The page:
Elon Musk interview reveals whether he prefers Nikola Tesla to Thomas Edison

In 2008, Elon Musk explained which of history's tech geniuses was his role model.

Elon Musk says he’s bigger fan of Edison than Tesla
  • In 2008, Elon Musk told an interviewer about his role models.
  • His father had less of an influence than has been reported.
  • Musk was a fan of both Edison and Tesla but preferred Edison.

Who was the greater genius — Thomas Edison or Nikola Tesla? As the founder of Tesla Motors, you'd expect Elon Musk to be on the side of Tesla, but you wouldn't be fully right.

As he explains in a 2008 interview, Elon Musk saw both Edison and Tesla as role models. He read books about both and found both of the visionaries inspiring.

Edison (1847–1931), of course, was probably America's most illustrious inventor, being credited with important contributions such as the phonograph, an early motion picture camera, and a long-lasting light bulb. Overall, the impact of his ideas on how we generate electricity, make sound and film recordings, or communicate are hard to overestimate.

Edison, holder of 1,093 patents, is also credited with creating the world's first industrial-scale research laboratory.

Nikola Tesla (1856-1943), who once worked for Edison, was often a rival of the more-famous inventor. While he died in relative obscurity and financial ruin, Tesla's reputation has grown over time to perhaps eclipse Edison's in the popular imagination. After all, Tesla came up with the alternative current — the electrical supply system that was adopted more widely worldwide than Edison's.

Tesla is also responsible for a variety of ahead-of-their-time inventions that have stoked the public's fancy. We are talking about wireless technology, including wireless transmission of electricity, early cellphones, self-driving and flying vehicles, as well as thought machines and death rays.

As you would expect, Elon Musk explains that he did name the car company Tesla after the inventor because it uses AC induction motors "which is an architecture Tesla developed." According to Musk, Tesla deserves "a little more play than he gets in current society."

But "on balance," says Musk, "I'm a bigger fan of Edison than Tesla." Why? Because "Edison brought his stuff to market and made those inventions accessible to the world." The shunned Serbian-Croatian inventor Tesla "didn't really do that," points out Musk.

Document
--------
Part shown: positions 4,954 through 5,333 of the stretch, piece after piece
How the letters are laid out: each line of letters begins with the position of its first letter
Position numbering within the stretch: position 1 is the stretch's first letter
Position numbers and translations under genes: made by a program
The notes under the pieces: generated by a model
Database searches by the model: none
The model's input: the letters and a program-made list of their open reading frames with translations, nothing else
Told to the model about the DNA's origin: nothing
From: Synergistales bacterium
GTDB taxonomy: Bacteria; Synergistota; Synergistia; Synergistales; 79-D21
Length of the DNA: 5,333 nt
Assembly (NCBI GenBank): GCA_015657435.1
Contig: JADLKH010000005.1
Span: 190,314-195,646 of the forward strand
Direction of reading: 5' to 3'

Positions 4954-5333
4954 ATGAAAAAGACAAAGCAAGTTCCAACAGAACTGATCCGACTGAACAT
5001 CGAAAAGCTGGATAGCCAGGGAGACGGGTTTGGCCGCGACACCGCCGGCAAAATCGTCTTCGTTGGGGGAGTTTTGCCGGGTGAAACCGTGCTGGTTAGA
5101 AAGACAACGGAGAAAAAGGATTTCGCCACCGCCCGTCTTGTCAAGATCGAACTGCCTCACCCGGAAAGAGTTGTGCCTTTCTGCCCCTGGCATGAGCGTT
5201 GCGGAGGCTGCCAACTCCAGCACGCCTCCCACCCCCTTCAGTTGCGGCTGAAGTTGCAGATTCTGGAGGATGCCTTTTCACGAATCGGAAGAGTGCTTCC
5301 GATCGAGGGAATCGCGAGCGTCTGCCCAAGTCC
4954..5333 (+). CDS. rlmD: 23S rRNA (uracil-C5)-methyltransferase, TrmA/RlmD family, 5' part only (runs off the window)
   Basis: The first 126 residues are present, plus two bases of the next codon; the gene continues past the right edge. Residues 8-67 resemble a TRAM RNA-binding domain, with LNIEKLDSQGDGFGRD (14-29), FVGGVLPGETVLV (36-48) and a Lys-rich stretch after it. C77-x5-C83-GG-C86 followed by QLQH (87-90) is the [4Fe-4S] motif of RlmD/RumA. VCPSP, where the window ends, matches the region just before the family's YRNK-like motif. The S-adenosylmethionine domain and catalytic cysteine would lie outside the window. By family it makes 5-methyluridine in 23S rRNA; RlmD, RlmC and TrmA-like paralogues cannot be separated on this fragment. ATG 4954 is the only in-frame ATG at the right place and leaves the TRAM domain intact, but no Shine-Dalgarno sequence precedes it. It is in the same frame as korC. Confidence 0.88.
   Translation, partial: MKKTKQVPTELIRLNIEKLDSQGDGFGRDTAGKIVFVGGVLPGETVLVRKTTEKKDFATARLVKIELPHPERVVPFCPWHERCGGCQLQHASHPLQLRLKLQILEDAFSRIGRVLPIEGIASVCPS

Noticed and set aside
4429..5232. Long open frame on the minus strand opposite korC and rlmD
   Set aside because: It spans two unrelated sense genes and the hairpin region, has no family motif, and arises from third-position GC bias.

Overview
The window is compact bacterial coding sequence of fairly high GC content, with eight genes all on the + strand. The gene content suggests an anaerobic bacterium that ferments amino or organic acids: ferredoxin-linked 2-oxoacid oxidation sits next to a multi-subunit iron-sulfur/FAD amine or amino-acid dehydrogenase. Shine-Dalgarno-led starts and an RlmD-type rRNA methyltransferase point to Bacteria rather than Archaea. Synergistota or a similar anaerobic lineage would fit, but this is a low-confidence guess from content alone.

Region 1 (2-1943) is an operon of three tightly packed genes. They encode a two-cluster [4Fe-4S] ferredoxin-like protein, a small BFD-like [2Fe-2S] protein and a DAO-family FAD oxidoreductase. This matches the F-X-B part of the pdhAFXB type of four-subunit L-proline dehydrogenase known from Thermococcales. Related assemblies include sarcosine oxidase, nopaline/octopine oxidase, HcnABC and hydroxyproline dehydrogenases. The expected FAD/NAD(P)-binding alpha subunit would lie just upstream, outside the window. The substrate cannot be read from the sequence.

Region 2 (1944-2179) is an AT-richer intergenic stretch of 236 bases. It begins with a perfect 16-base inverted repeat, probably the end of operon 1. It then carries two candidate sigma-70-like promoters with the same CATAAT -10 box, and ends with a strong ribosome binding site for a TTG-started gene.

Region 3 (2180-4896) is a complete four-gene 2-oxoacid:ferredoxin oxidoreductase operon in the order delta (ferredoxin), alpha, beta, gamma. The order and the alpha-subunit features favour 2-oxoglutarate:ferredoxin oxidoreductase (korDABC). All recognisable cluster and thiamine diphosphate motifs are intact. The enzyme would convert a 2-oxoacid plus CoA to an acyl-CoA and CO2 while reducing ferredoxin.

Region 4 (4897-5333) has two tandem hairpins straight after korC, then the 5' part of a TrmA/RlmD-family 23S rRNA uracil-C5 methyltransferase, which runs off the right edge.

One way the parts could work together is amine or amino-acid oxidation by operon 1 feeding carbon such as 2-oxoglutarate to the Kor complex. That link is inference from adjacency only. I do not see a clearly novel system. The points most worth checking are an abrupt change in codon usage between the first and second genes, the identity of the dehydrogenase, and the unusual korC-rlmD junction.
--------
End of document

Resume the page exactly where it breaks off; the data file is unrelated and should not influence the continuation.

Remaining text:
Musk also names some other influences on his thinking – great "technologists" such as Apple's Steve Jobs and Microsoft's Bill Gates. Even Disney was a great "innovator," in Musk's eyes.

Interestingly, in the same interview Musk debunks another rumor. His father was often credited as being the inspiration behind the young Musk's interest in technology. But the SpaceX founder shares that his father was actually a "luddite". He was an engineer but not really a techie. In fact, Musk's dad refused to buy him a computer and thought such machines wouldn't amount to anything. Elon had to save up his allowance in order to buy his first computer.

Check out the full interview below – the question about role models comes in at 35:18:

Live on Monday: Does the US need one billion people?

What would happen if you tripled the US population? Matthew Yglesias and moderator Charles Duhigg explore the idea on Big Think Live.

Big Think LIVE

Is immigration key to bolstering the American economy? Could having one billion Americans secure the US's position as the global superpower?

Keep reading Show less

Mystery anomaly weakens Earth's magnetic field, report scientists

A strange weakness in the Earth's protective magnetic field is growing and possibly splitting, shows data.

Satellite data shows a new, eastern center emerging in the South Atlantic Anomaly.

ESA
Surprising Science
  • "The South Atlantic Anomaly" in the Earth's magnetic field is growing and possibly splitting, shows data.
  • The information was gathered by the ESA's Swarm Constellation mission satellites.
  • The changes may indicate the coming reversal of the North and South Poles.
Keep reading Show less

Mars pole may be hiding salty lakes and life, find researchers

Researchers detect a large lake and several ponds deep under the ice of the Martian South Pole.

Mars.

Getty Images
Surprising Science
  • Italian scientists release findings of a large underground lake and three ponds below the South Pole of Mars.
  • The lake might contain water, with salt preventing them from freezing.
  • The presence of water may indicate the existence of microbial and other life forms on the planet.
Keep reading Show less

In praise of nudity: The nudist beaches of Central and Eastern Europe

"Nothing but naked people: fat ones, thin ones, old, young…"

Photo by Jessica D. Vega on Unsplash
Culture & Religion
They lie on towels, blankets and mattresses, without wind screens, but under umbrellas.
Keep reading Show less
Scroll down to load more…
Quantcast